High normal levels of vitamins A and D in the blood are also associated with longer telomeres. Both vitamins operate generally against inflammation, infection, and cancer genesis, thereby helping maintain telomere length. Vitamin A is found in a wide variety of foods, especially liver, carrots, and broccoli and vitamin D is synthesized in the skin and found in fatty fish such as catfish and salmon.

Vitamins C and E are antioxidants that prevent DNA damage, including damage to telomeres.   Plants are the more prominent sources of vitamin C, especially colorful foods like rose hips, berries, peppers, and citrus fruit. Vitamin E comes from nuts and nut oils, tomatoes, pumpkin, and sweet potatoes.

Magnesium catalyzes a wide variety of enzymes involved in DNA repair and replication, as does zinc. Adequate levels of both have been linked to increase telomere length. Both are present in a wide variety of foods, although usually at low levels.

Unlike all of these nutrients, iron is linked to shorter telomeres because excess iron can create free radicals which damage DNA. While iron is vital in producing hemoglobin in red blood cells, too much can cause damage throughout the body.

If all that sounds like a lot of difficult and particular dietary recommendations, remember that a generally healthy diet should help provide these nutrients in adequate amounts. A modified Mediterranean diet of multiple small meals that is based mostly on plants and is low in high-glycemic carbohydrates like refined sugars and processed food is the basis for healthy living. Such a diet will include good amounts of organic fruits and vegetables and also moderate amounts of lean meat, low-mercury fish, and poultry and also healthy monounsaturated fats. Avoiding unhealthy ingredients like chemical additives, MSG, and artificial sweeteners and saturated fats will also help. This type of diet will not only help maintain telomerase activity and telomere length, it will also have great impacts on cardiovascular health, metabolic syndrome and in helping prevent cancer. Omega-3 fatty acid and antioxidants like green tea or grape polyphenols are also both generally healthy for many biological processes and specifically linked to longer telomeres.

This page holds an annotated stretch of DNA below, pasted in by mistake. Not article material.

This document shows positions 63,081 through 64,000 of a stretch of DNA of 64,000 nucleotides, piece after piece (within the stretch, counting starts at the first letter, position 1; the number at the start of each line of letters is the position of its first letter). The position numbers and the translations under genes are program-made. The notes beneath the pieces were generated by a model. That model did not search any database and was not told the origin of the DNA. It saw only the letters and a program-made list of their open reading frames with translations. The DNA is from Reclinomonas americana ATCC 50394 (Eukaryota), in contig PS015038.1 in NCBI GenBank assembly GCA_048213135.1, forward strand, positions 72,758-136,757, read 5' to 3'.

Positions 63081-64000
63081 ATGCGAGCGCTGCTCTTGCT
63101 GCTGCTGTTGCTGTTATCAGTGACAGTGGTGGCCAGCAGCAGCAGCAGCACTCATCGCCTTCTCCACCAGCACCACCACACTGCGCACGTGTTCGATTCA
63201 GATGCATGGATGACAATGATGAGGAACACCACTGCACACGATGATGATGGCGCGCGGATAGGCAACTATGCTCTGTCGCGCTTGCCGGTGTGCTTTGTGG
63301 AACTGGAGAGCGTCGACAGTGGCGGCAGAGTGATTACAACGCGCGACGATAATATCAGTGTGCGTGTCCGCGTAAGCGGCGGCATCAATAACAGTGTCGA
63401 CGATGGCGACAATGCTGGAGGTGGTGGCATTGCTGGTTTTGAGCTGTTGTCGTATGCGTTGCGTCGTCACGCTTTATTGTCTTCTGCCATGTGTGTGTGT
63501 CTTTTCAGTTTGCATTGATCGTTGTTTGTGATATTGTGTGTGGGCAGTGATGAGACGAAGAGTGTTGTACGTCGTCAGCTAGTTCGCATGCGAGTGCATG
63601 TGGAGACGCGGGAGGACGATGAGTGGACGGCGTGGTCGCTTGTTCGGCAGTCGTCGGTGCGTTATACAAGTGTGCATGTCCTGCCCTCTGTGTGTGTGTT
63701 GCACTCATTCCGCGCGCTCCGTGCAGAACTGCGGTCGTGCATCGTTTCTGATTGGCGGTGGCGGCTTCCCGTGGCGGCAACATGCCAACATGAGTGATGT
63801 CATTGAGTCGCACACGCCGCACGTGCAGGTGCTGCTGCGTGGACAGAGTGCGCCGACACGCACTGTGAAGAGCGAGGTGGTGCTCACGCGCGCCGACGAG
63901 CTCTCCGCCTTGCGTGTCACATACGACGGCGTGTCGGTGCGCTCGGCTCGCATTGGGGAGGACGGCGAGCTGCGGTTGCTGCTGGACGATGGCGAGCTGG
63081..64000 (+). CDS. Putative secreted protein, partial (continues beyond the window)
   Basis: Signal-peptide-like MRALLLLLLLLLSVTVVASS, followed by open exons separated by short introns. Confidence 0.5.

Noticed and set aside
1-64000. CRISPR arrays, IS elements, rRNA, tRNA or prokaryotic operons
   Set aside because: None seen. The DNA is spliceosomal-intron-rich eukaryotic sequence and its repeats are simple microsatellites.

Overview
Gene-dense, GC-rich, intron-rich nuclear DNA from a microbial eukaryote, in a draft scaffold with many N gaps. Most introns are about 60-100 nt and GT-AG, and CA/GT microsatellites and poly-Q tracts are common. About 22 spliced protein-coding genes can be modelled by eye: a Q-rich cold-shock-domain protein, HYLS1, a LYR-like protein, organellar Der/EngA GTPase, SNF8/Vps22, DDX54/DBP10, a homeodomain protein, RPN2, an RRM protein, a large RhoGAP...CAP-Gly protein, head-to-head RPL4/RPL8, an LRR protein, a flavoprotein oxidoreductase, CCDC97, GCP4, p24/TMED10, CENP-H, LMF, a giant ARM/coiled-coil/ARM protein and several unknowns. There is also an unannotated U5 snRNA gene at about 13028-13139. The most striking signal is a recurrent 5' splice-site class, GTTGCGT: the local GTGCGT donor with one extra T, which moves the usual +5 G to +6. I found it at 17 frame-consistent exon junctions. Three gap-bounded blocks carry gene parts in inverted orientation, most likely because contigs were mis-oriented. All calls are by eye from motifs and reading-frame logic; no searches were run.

Alternity Healthcare provides nutritional counseling to help you maintain such a healthy diet. We can also provide high-accuracy nutritional profiling to find which nutrients you are receiving at healthy levels and which are missing and may require help from nutraceutical supplements to achieve optimal levels.

Other things you can do to improve your telomeric health include reducing your exposure to oxidative stress that causes DNA damage. This means reducing both psychological and physical or environmental stress. Maintaining a healthy body composition without excess body fat is part of this, as is avoiding excess alcohol consumption and smoking. Exercise, both aerobic exercise and resistance exercise, are also vital for both overall health and for telomere maintenance.

Telomeres are probably best thought of as the canaries in the coal mines of our cells. They tell us not how long we have to live but how well we have been living. Alternity Healthcare is proud to offer telomere testing to our patients so that we can use this knowledge to create a healthier road map for your continued life.

Desmond Ebanks, MD is a board certified internal medicine physician specializing in age management medicine; a science-based approach to preventive wellness, bioidentical hormone modulation and optimizing health at Alternity Healthcare, LLC in West Hartford, CT.   He can be reached at 860-561-2294 or online at www.alternityhealthcare.com.